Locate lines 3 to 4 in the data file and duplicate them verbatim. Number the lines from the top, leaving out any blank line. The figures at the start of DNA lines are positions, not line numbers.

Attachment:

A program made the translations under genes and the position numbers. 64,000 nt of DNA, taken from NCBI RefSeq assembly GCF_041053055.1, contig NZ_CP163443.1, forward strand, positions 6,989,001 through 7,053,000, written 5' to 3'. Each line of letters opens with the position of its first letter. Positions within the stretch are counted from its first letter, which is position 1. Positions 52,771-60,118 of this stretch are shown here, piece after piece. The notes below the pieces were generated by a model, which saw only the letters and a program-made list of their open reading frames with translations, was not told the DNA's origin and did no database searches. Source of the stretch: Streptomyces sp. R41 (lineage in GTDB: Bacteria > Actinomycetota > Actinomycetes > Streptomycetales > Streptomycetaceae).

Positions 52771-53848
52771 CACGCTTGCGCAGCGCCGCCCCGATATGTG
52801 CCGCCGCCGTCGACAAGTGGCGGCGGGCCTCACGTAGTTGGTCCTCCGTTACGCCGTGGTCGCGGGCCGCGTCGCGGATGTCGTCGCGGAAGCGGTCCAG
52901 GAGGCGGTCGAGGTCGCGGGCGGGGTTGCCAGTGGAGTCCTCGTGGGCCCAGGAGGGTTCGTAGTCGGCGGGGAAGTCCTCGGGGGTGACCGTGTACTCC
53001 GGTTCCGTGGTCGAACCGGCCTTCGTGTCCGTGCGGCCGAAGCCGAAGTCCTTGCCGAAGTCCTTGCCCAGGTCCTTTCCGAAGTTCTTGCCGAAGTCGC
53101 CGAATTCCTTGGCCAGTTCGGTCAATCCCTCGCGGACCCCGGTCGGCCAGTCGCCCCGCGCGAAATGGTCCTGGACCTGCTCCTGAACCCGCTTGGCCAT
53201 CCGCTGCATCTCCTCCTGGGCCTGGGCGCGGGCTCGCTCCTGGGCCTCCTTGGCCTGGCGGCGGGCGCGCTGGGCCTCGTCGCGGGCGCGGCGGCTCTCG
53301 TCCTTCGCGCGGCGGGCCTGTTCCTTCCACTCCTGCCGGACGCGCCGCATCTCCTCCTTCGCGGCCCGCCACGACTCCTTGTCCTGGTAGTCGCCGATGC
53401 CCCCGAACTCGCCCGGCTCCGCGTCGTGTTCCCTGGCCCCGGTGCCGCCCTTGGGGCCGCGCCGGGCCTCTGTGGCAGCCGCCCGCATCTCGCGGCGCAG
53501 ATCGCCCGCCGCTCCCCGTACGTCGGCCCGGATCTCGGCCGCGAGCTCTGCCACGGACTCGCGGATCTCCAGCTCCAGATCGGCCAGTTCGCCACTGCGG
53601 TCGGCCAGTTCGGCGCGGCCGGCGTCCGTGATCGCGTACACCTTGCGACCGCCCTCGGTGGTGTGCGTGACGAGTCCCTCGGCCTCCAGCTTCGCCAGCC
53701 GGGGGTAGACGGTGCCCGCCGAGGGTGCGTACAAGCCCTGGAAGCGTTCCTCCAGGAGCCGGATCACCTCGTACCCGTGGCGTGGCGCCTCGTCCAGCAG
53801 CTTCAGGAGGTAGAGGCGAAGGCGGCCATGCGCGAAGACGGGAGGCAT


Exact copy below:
52771 CACGCTTGCGCAGCGCCGCCCCGATATGTG
52801 CCGCCGCCGTCGACAAGTGGCGGCGGGCCTCACGTAGTTGGTCCTCCGTTACGCCGTGGTCGCGGGCCGCGTCGCGGATGTCGTCGCGGAAGCGGTCCAG